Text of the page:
Tuesdays like today

This is Rosie.

I saw a lot of that mustard-coloured floral shirt today.

In the morning, around 6, after getting her changed alongside our other three kiddos.

During the next part of the morning, while we played with our baby chicks, tidied the house, and danced to Kanye West streams on YouTube.

During the afternoon, when she woke up from her nap while I was still working, and I invited her into my home office to play with post-its and pianos.

During the evening, while she cried as Kendra and I made dinner together, trying to keep her entertained as we sliced veggies, cooked rice noodles for the pad thai we’d be serving my in-laws.

In between the slats of the bars of her crib trying to comfort her in the dark as she cried after bedtime.

And now here, in this photograph Kendra snapped during a magic-hour stroll up our neighbour’s driveway.

I see a lot of Rosie on Tuesdays like today especially.

On Tuesdays I shift my working hours around. I have a “no meetings” block on my calendar each Tuesday morning, and during this time, Kendra takes a fitness class at the local Y.

It means that on Tuesdays like today, I stay up a little later to make up for lost time during the workday. It’s why right now, it’s actually not Tuesday anymore, but early Wednesday.

I’ve finished my work for the day. Ambient noise drones in my headphones, and my body shivers a bit — the house temperature has dropped for the evening, and the signals are all saying I should be in bed, but I’m excited to make space for this creating daily thing.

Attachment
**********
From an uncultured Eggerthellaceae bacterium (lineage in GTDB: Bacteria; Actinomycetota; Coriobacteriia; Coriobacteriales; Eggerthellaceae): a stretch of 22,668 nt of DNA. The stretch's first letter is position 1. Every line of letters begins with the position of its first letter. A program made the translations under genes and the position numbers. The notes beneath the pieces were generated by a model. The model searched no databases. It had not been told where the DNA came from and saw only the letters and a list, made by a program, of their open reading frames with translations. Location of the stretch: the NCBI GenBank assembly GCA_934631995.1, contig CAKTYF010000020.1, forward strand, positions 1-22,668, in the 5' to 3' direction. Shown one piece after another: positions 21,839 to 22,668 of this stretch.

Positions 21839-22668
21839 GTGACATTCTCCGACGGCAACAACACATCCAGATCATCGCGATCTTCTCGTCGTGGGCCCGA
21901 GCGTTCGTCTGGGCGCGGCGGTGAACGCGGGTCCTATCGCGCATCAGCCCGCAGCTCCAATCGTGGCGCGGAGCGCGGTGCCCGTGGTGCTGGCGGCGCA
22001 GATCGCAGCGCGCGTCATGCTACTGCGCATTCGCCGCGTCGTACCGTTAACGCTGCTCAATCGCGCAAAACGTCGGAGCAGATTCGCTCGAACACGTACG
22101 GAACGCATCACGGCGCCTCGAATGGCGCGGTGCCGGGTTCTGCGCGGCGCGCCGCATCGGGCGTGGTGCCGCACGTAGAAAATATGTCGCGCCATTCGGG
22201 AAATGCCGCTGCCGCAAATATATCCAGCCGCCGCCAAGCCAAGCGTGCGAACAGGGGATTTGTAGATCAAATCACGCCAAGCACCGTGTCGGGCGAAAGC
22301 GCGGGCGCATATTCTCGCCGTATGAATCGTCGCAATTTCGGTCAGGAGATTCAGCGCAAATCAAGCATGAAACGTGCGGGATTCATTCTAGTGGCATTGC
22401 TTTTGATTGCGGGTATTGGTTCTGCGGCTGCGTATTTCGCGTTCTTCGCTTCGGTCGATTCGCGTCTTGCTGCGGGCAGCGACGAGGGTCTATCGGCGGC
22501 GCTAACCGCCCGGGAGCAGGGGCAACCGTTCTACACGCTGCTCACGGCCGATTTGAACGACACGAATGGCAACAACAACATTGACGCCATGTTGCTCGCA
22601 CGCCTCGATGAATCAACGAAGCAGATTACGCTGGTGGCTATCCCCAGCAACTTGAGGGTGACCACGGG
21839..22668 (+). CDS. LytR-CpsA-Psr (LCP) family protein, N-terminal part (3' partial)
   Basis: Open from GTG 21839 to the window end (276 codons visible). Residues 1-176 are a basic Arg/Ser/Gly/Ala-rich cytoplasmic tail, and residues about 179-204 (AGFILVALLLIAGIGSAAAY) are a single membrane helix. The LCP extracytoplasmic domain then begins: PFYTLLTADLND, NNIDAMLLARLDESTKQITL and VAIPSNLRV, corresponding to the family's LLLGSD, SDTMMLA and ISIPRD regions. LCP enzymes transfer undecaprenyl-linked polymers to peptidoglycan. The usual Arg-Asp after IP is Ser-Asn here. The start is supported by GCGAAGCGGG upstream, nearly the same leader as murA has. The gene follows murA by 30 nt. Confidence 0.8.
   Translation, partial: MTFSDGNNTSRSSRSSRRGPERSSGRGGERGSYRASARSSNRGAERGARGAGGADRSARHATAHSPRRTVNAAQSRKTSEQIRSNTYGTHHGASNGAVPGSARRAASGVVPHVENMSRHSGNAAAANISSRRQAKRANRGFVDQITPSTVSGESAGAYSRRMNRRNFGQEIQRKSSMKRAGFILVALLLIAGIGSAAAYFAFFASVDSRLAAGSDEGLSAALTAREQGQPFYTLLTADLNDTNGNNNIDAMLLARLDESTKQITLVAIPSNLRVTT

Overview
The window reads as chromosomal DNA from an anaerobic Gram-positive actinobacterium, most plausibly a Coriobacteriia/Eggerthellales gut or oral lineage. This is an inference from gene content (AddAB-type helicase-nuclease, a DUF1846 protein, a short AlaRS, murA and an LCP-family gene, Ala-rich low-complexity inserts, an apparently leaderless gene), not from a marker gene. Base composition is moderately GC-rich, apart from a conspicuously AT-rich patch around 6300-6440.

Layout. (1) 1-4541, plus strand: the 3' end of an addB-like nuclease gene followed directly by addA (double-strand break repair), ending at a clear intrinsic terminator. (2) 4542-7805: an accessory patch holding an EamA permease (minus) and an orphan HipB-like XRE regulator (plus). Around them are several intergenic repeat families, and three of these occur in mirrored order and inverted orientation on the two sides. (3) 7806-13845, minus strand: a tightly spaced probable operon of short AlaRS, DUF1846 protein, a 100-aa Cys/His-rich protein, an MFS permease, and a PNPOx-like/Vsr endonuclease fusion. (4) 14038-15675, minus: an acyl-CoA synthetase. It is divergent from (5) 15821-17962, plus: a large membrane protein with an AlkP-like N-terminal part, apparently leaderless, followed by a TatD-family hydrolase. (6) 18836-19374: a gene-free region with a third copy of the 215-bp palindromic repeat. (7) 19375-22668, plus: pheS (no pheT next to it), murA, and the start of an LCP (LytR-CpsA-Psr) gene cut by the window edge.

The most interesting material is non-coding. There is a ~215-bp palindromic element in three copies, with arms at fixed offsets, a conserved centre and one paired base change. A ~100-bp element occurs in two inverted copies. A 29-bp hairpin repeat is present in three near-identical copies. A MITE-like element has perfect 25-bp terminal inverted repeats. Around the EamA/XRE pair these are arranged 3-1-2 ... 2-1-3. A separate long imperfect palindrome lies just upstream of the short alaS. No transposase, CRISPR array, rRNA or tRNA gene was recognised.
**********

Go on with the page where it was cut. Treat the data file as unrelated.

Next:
I’m hoping that choices like this, of unforgettably-present dad-ness and mom-ness in these early years especially, help our kiddos blossom and grow. I hope it’s building into my family a level of foundational strong care and connection that will never leave us.

The kids, they see a lot of their dad. I work from home. I chase them down the driveway saying goodbye to them in the morning on the way to school. I’m co-creating dinner each night, co-dousing them in the bath every bedtime, co-huffing at them for not listening every storytime. It means they see a dad that is engaged, connected, present — in happiness, anger, boredom, sadness and more. I hope it helps us show each other what it looks like to be real together.

The kids, they also see a lot of their mom. Kendra made the choice not to renew her license as a physiotherapist recently, to focus on spending time with our four kiddos. I hope that by empowering and supporting Kendra through my own life and work choices, that she too will be able to flourish and thrive, feeling like she can make the choice she wants to make, rather than being forced into any particular path.

With both of us at home like this, I hope that being here in the early years means we, too, have a shared foundation as we “grow up.” We’ve been back-to-back, side-by-side, this whole time. It’s creating a shared storyline we’re experiencing together.

So I’m working tonight, shivering in the home office, because of a choice to help out my family, whom I love, in ways that are life-giving and holistic and supportive. Catching up by using some time-shifted hours. I’m more of a night owl anyway.

You know who else is a night owl? Rosie. She’ll be up more than once before the morning, and Kendra will be the first-responder each time. When Rosie starts the day around 6 am, I’ll be able to help Kendra get a little extra time to sleep in by getting up with Rosie and the other kids.

And then we’ll start Wednesday.

One reply on “Tuesdays like today”

Excellent idea Kevan, and I salute your devotion to family. It’s also a devotion to self – there is nothing important for you to be doing and few people allow themselves the time and focus to do “family” the way it deserves to be done. And congrats on the writing project too. I hope to see some great discussions sprout up!

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